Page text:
If you are curious about whether your coin hits all the right notes for visual appeal, you can get an idea of what the expert coin graders see on PCGS’ “Guidelines for Eye Appeal”.
About Uncirculated to Poor State Coins
Coins that come close to mint state may earn an “About Uncirculated” (AU-50, 53, 55, 58) grade. These coins do show wear. It might be almost undetectable, slightly in evidence on the most prominent spots of the coin. The luster ranges from medium to nearly perfect. An AU-58 coin might pass for a mint state coin, so it’s been called the “slider” or compared with an MS-63 coin with a touch of wear.
Yet the difference in value from AU to mint state can easily exceed $100, and for certain gold coins, the difference can run into the thousands of dollars.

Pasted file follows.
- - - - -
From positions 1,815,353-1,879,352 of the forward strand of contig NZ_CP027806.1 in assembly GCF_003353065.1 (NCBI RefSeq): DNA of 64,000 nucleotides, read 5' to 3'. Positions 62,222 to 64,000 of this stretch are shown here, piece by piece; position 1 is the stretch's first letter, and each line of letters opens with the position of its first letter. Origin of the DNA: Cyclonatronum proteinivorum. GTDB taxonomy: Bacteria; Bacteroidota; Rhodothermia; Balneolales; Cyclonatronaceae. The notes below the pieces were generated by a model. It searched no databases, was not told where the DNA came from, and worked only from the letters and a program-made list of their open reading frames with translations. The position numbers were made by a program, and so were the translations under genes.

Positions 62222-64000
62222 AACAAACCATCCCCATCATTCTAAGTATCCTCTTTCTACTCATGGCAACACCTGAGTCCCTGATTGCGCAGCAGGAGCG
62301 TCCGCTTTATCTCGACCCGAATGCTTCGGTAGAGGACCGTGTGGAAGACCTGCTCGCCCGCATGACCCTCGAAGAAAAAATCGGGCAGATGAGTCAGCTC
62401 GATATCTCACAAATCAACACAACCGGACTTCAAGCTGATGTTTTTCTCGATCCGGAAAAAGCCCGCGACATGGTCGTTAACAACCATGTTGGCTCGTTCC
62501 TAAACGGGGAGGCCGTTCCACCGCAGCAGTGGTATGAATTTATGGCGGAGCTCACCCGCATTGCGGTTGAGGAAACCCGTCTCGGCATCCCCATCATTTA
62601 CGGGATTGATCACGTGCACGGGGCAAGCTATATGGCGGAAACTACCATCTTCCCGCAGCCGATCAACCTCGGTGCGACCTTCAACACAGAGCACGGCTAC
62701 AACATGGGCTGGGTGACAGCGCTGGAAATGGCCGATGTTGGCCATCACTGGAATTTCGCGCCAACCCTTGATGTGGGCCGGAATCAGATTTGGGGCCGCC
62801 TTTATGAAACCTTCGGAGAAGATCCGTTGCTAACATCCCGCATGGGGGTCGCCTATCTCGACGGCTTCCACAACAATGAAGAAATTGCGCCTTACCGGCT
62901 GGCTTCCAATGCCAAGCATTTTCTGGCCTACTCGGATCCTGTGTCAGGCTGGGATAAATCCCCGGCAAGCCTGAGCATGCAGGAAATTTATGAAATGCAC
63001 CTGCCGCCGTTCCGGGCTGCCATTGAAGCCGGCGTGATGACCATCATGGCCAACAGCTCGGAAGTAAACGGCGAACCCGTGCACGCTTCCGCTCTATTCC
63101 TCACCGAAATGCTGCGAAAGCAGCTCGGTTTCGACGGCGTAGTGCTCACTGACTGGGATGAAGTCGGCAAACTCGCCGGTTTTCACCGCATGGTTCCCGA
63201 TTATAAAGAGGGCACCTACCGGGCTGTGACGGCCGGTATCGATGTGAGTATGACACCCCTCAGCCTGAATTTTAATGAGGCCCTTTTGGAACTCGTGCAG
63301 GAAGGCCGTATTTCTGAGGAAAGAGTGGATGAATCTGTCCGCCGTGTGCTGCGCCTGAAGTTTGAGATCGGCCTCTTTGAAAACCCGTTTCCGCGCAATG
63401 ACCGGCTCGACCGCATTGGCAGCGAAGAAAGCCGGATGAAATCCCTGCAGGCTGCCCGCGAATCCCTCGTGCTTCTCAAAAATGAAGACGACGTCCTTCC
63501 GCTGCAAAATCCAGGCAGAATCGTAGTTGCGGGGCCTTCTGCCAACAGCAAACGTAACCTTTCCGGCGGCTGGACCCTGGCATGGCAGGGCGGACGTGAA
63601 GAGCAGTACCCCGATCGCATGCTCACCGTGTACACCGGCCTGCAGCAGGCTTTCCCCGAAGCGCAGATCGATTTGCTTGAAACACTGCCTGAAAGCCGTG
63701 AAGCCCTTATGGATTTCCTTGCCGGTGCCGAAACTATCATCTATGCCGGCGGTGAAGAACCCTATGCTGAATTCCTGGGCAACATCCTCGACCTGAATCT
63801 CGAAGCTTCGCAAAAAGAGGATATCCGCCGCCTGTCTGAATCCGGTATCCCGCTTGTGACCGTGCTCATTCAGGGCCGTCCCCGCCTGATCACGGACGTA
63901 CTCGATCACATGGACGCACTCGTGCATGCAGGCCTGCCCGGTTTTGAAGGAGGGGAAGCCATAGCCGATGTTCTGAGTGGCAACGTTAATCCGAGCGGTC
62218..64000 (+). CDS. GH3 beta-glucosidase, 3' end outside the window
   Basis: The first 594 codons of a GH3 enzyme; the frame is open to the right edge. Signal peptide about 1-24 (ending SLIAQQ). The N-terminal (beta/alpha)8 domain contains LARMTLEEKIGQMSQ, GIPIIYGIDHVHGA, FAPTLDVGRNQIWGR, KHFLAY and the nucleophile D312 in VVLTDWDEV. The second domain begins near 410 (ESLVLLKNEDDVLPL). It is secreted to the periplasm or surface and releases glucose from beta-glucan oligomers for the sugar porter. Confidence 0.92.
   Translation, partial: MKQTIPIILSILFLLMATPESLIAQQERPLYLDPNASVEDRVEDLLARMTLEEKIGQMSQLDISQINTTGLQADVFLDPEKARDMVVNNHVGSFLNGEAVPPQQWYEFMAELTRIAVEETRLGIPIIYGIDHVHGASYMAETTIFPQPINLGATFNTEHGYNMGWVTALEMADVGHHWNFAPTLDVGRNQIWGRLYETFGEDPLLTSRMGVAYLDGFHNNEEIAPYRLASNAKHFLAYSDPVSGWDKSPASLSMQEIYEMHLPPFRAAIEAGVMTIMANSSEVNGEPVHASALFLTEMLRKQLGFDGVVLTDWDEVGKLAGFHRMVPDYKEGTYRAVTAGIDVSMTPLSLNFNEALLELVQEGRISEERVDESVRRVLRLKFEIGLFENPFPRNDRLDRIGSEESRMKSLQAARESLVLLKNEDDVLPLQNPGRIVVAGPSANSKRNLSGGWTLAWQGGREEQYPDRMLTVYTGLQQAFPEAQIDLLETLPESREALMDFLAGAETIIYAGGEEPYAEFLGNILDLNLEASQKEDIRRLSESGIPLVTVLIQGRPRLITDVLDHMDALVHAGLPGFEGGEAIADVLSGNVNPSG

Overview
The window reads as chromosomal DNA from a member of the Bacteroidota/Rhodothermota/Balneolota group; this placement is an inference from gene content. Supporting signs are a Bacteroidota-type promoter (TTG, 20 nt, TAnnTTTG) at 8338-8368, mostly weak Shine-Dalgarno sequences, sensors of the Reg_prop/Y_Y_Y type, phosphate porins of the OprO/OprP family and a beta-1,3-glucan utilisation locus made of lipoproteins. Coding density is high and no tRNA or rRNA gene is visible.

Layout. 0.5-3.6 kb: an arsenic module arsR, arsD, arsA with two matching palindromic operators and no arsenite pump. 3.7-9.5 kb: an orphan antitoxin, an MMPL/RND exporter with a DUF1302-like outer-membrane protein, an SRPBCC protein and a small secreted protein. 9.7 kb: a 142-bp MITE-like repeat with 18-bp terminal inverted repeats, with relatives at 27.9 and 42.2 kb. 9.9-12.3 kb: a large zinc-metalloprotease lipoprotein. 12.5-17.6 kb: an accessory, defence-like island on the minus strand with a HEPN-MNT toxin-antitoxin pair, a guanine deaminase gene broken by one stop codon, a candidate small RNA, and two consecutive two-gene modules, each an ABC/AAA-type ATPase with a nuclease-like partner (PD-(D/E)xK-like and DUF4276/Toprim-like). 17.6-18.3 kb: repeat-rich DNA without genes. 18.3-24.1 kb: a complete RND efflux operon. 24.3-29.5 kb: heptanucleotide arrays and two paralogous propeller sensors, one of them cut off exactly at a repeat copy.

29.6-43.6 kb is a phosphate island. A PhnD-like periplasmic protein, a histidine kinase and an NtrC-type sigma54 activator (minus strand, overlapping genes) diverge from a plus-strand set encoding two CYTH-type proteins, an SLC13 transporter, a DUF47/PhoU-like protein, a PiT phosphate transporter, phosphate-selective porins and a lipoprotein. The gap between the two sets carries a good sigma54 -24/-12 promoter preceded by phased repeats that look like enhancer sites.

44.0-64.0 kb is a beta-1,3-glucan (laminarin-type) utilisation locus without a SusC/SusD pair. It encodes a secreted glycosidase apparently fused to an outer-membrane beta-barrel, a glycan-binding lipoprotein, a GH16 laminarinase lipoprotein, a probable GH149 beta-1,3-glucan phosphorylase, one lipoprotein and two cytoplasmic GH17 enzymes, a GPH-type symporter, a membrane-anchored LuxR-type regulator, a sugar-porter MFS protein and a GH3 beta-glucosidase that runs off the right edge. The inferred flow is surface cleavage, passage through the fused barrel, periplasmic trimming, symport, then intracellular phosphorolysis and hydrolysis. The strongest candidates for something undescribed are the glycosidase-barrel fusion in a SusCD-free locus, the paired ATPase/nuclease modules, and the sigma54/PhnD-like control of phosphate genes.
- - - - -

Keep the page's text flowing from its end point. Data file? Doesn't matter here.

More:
From AU down, the scale drops all the way to a rating of 1, which is Poor.
Mint State vs. Proof Coins
The process of hand-loading the press and the special blanks used for striking give the mint state coin a satin-soft appearance. Yet, many mint state uncirculated coins do have visible blemishes, as outlined and described on the scale explained above. In contrast, proof coins are the most perfectly defined. They fall into a special grade of uncirculated coins.
The blank for a proof is hand-polished to create high-quality strikes, and the coin is thoroughly inspected. Thus, a high, mirror-like gloss showing every detail is the hallmark of a proof coin. As fewer proofs by far are made than non-proof coins, a proof coin has exceptional scarcity value.
Moreover, the Treasury Department classifies proof coins as coins of the highest quality produced by the U.S. Mint.